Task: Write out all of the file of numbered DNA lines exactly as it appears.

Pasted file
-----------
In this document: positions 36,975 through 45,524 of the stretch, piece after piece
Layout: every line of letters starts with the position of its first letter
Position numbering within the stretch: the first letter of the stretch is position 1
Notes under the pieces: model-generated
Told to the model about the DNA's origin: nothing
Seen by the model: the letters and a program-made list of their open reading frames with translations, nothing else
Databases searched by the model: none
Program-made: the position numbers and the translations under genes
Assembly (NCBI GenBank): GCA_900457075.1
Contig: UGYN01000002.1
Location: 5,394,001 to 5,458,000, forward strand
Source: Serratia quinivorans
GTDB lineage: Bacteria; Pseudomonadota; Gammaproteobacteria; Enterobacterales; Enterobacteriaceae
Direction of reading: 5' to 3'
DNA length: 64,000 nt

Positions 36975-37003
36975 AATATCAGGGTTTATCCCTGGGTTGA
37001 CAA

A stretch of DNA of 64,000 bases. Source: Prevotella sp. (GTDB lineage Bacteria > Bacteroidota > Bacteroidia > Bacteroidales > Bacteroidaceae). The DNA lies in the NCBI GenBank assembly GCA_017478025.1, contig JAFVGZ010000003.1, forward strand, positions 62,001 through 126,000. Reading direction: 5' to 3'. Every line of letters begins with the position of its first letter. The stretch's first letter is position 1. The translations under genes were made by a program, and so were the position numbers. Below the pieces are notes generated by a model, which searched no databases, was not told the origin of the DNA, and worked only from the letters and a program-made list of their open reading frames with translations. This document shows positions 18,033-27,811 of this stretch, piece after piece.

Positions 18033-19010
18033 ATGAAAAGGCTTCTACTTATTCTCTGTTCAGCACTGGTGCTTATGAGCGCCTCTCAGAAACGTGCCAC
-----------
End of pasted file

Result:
In this document: positions 36,975 through 45,524 of the stretch, piece after piece
Layout: every line of letters starts with the position of its first letter
Position numbering within the stretch: the first letter of the stretch is position 1
Notes under the pieces: model-generated
Told to the model about the DNA's origin: nothing
Seen by the model: the letters and a program-made list of their open reading frames with translations, nothing else
Databases searched by the model: none
Program-made: the position numbers and the translations under genes
Assembly (NCBI GenBank): GCA_900457075.1
Contig: UGYN01000002.1
Location: 5,394,001 to 5,458,000, forward strand
Source: Serratia quinivorans
GTDB lineage: Bacteria; Pseudomonadota; Gammaproteobacteria; Enterobacterales; Enterobacteriaceae
Direction of reading: 5' to 3'
DNA length: 64,000 nt

Positions 36975-37003
36975 AATATCAGGGTTTATCCCTGGGTTGA
37001 CAA

A stretch of DNA of 64,000 bases. Source: Prevotella sp. (GTDB lineage Bacteria > Bacteroidota > Bacteroidia > Bacteroidales > Bacteroidaceae). The DNA lies in the NCBI GenBank assembly GCA_017478025.1, contig JAFVGZ010000003.1, forward strand, positions 62,001 through 126,000. Reading direction: 5' to 3'. Every line of letters begins with the position of its first letter. The stretch's first letter is position 1. The translations under genes were made by a program, and so were the position numbers. Below the pieces are notes generated by a model, which searched no databases, was not told the origin of the DNA, and worked only from the letters and a program-made list of their open reading frames with translations. This document shows positions 18,033-27,811 of this stretch, piece after piece.

Positions 18033-19010
18033 ATGAAAAGGCTTCTACTTATTCTCTGTTCAGCACTGGTGCTTATGAGCGCCTCTCAGAAACGTGCCAC